Ancient History

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I found out I was pregnant with Archie a year ago, yesterday.

Around the same time, a mother robin built a ludicrously-located nest in our backyard and laid dainty blue eggs inside.



I was only two months removed from my fourth miscarriage. I visited those eggs daily, quietly tiptoeing through the woodchips to treeside. My hope for those four eggs was so intense and focused, they could have been warmed without their mother’s downy underside.

They had to hatch. Life had to win.

Days went by. I took more pregnancy tests, just to be sure there really was something going on inside me. Two pink lines assured me there was, but I was not fully convinced until the evening Aidan ran inside the house with a wild smile to tell me the baby robins hatched.


I cried when I saw them. They meant everything to me at that moment. I held a childlike notion they were a quiet sign from God that everything was going to be okay with my new pregnancy,. Despite knowing the birds were still in danger, I was confident they’d beaten the odds by simply hatching.

One morning, I went out to peek and they were gone. There was no doubt they were dead. They were still too fuzzy and thin-skinned to fly away. Their wings were still wisps, their beaks were still bright baby yellow and wide for worms the day before. I was such a fool to believe some God-sent bird chose my little blue spruce tree to bring hope into my battered heart.

And then? I began to spot. I called the doctor, who could only fit me in on the afternoon of June 6th, two days away. When I told the nurse I was spotting, she said she was sorry, but there was nothing they could do for me at that point in my pregnancy.

June 6th is my birthday. We went to lunch, where four-year-old Joel ordered a steak. That made me laugh. He got the steak, but wondered what the heck it was when the waiter put it in front of him. After lunch, we visited a nearby fountain where Beatrix got soaking wet when a burst of unexpected water blasted her in the face. Nobody laughed until she laughed, and then we couldn’t stop. It was a good day. My husband took the kids home and I went to the obstetrician.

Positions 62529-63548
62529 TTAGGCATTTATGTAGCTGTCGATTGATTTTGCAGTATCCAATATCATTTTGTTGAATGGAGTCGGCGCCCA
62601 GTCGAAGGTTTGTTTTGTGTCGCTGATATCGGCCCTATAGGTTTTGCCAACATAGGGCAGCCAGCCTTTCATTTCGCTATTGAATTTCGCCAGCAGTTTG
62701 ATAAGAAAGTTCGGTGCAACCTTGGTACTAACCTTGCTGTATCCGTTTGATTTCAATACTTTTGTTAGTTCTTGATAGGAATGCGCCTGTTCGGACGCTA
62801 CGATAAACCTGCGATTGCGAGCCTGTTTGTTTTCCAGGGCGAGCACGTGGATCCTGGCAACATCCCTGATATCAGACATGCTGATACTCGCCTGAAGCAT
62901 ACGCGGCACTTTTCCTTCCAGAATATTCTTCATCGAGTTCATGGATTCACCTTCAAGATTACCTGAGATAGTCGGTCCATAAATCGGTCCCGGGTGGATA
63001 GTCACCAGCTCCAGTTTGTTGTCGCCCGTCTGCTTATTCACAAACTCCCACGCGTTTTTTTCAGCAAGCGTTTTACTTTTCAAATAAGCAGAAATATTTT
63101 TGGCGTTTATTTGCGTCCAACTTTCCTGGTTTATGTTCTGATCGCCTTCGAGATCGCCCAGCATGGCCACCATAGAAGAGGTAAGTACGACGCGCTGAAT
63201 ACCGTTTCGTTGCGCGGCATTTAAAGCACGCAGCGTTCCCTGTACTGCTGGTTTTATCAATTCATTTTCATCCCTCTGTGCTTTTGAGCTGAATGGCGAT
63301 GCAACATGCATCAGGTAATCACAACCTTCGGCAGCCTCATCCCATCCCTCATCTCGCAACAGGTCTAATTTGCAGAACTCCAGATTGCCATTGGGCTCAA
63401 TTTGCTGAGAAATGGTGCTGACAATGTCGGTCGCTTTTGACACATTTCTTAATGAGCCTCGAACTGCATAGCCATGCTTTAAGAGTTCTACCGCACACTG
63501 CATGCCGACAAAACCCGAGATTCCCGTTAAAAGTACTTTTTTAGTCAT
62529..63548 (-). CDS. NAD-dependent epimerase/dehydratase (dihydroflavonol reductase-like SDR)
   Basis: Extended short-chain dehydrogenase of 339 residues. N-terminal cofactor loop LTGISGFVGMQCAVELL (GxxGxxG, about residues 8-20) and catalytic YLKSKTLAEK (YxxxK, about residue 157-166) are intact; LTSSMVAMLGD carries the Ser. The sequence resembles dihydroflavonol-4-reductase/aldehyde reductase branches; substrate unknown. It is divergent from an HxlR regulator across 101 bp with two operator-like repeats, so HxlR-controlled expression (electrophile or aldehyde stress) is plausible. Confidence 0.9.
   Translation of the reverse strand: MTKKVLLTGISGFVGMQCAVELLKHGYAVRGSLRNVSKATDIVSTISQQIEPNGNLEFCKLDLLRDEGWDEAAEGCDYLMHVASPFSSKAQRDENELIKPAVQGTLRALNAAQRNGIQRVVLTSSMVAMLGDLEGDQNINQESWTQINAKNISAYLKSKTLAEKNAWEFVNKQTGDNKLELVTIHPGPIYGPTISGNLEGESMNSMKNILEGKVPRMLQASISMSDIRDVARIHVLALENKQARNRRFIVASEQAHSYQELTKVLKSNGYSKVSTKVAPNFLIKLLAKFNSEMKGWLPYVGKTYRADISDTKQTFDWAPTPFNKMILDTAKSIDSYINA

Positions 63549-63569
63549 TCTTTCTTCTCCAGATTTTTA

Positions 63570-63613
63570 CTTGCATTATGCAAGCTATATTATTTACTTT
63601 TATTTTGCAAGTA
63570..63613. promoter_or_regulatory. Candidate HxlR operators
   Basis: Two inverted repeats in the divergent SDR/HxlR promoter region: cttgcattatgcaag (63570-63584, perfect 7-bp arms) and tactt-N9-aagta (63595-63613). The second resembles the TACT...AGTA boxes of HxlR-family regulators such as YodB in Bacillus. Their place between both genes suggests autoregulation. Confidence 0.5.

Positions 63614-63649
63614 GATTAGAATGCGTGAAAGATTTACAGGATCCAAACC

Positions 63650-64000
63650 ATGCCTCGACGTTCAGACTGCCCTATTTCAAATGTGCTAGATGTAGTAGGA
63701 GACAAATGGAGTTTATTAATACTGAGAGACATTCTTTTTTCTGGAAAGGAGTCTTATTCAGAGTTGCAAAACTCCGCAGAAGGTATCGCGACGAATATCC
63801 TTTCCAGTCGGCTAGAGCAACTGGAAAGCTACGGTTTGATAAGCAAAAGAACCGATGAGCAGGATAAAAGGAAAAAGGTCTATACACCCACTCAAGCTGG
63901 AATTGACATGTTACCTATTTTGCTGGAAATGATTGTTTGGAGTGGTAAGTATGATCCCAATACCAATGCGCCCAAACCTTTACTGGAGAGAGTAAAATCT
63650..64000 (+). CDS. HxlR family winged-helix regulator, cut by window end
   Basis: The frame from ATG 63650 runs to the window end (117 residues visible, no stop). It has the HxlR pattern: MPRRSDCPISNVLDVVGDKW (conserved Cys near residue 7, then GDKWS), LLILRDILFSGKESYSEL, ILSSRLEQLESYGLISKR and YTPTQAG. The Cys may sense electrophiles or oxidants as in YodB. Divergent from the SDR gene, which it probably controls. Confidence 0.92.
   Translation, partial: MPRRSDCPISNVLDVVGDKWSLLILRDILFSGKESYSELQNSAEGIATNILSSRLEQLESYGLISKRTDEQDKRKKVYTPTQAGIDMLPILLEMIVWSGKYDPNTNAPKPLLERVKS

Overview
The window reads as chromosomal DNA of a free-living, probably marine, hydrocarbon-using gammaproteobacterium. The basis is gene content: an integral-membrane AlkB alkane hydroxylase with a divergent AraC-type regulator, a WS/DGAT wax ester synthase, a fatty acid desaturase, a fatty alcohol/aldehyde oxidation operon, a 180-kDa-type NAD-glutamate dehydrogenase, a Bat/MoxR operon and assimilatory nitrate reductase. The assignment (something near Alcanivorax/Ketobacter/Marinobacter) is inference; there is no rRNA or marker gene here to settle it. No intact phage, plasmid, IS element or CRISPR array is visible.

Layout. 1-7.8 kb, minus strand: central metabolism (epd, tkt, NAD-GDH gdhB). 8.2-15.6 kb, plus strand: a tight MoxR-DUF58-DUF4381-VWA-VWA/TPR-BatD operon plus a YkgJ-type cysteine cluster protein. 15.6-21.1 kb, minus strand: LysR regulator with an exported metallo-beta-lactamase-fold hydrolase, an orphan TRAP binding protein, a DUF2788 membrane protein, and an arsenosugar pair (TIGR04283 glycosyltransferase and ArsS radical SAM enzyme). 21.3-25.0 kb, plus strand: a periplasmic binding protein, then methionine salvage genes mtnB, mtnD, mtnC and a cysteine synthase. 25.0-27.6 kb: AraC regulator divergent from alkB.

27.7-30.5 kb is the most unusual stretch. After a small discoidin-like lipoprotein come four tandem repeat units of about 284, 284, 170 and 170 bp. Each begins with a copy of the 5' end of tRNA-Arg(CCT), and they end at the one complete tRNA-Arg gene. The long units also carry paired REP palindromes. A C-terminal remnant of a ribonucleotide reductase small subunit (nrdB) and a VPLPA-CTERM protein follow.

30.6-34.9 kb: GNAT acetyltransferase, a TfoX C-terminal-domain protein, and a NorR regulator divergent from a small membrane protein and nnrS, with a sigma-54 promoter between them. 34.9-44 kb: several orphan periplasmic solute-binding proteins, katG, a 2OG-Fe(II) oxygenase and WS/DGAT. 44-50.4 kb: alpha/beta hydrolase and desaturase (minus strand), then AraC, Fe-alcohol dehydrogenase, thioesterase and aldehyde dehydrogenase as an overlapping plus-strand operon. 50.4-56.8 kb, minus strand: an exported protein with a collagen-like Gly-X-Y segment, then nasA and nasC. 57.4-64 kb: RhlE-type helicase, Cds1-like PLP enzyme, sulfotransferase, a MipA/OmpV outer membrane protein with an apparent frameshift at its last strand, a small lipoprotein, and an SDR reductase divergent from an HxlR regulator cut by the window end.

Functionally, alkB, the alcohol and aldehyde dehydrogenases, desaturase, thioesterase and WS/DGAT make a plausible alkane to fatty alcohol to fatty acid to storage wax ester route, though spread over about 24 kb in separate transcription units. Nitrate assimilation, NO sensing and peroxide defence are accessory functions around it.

The nurse practitioner found the source of the spotting and assured me it was insignificant and wouldn’t effect the baby. She scheduled an ultrasound, but I’d have to wait another week. I wouldn’t get an ultrasound for my birthday, but I was secretly glad. Who wanted a bad ultrasound and a birthday, forever linked? I didn’t want to turn 63 and think back to that really, really bad 37th birthday.

It was a low, slow wait. The day arrived and I saw my baby and his beating heart.

My pregnancy with Archie was my roughest and scariest. At first, they thought they saw amnionic bands that could entangle him. Then they said no, but they did see excessive scarring. Then the low-fluid battle began and he hardly moved. I lost count of how many ultrasounds I had with him. I saw him more in utero than I saw all my other kids, combined.

The worry never went away.

On Christmas Eve, we went to the 3:00 p.m. service at church, so it was still light as we made our way home to prepare for the big hours ahead. As we pulled into the driveway, a robin landed in our path. It stood there, looking at us. It hopped to the side. My husband pulled the Suburban into the garage. The robin didn’t move as the garage door lowered.

Someone asked if the robin was still there. Everyone crowded around the living room window to see. The crazy bird stood in the center of our driveway, looking up at our faces as if he expected to be invited in. Was he hurt? It didn’t seem that way. He seemed sleek and healthy and very out of place. Then he flew up into a branch and bounced.

“Merry Christmas, bird!” Beatrix chirped. I had to leave the window at that point. I told everyone I was going to rest before dinner.

I went upstairs and opened the bottom drawer of my husband’s bureau where I hid many of the smaller gifts for the kids. All of them were wrapped, except for one. It was a t-shirt I bought for our baby a few days earlier. I felt silly buying a gift for him. He wasn’t due until the end of January.

On the shirt is a bird, red-breasted. It perches on a bare-branched winter tree.

I had never really let them go.


You never do.

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